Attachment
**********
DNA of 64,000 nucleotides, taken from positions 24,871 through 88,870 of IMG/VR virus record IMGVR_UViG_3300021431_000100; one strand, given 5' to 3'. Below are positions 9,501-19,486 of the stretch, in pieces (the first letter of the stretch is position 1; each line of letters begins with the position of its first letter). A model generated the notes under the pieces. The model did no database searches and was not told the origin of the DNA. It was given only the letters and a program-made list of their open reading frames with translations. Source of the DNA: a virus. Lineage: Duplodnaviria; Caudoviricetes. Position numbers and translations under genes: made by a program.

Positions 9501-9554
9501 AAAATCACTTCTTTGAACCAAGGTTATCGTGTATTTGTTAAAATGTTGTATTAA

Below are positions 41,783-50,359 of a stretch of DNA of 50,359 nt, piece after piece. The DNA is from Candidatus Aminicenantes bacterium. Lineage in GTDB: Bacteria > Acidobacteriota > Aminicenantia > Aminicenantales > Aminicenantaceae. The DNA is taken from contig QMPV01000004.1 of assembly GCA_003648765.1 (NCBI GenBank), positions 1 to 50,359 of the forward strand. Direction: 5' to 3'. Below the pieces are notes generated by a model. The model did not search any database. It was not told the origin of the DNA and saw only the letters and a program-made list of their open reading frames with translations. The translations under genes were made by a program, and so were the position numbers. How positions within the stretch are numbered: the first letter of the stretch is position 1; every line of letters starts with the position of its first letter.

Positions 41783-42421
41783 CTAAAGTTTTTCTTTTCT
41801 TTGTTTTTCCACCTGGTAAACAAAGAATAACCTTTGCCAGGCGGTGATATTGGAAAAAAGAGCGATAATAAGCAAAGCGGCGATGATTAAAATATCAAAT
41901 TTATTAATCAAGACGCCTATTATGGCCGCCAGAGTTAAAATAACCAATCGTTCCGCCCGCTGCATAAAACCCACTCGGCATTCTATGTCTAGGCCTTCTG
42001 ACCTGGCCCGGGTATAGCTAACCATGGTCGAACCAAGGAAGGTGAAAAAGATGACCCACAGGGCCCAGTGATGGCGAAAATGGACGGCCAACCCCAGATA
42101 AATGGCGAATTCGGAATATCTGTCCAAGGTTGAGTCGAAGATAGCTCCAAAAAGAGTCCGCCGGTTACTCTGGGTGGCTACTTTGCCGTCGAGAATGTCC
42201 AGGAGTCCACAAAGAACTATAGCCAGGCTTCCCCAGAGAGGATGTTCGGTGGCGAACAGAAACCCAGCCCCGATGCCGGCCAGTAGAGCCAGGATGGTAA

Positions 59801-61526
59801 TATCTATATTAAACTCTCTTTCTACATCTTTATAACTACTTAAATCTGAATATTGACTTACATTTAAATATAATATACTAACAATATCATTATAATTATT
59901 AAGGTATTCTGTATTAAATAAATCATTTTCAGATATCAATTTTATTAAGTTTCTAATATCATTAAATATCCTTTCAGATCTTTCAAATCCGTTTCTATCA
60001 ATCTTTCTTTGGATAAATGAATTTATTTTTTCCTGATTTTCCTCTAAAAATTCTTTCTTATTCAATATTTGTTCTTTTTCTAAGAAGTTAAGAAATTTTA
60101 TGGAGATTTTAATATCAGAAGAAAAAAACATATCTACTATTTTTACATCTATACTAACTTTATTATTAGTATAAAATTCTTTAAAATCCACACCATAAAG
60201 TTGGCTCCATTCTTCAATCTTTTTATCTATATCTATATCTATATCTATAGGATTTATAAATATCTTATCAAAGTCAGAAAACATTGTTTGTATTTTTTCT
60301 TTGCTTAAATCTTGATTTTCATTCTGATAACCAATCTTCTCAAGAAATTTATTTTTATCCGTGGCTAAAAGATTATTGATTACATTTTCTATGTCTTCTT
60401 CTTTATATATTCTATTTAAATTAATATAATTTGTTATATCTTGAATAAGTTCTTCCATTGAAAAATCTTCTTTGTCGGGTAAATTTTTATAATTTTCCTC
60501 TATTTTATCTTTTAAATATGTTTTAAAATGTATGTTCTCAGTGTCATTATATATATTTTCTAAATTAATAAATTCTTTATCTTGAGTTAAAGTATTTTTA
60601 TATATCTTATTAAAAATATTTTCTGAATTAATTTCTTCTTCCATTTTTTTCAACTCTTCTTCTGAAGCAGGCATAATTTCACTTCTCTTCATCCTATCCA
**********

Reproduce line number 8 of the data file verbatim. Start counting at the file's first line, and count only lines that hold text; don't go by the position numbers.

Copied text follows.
41901 TTATTAATCAAGACGCCTATTATGGCCGCCAGAGTTAAAATAACCAATCGTTCCGCCCGCTGCATAAAACCCACTCGGCATTCTATGTCTAGGCCTTCTG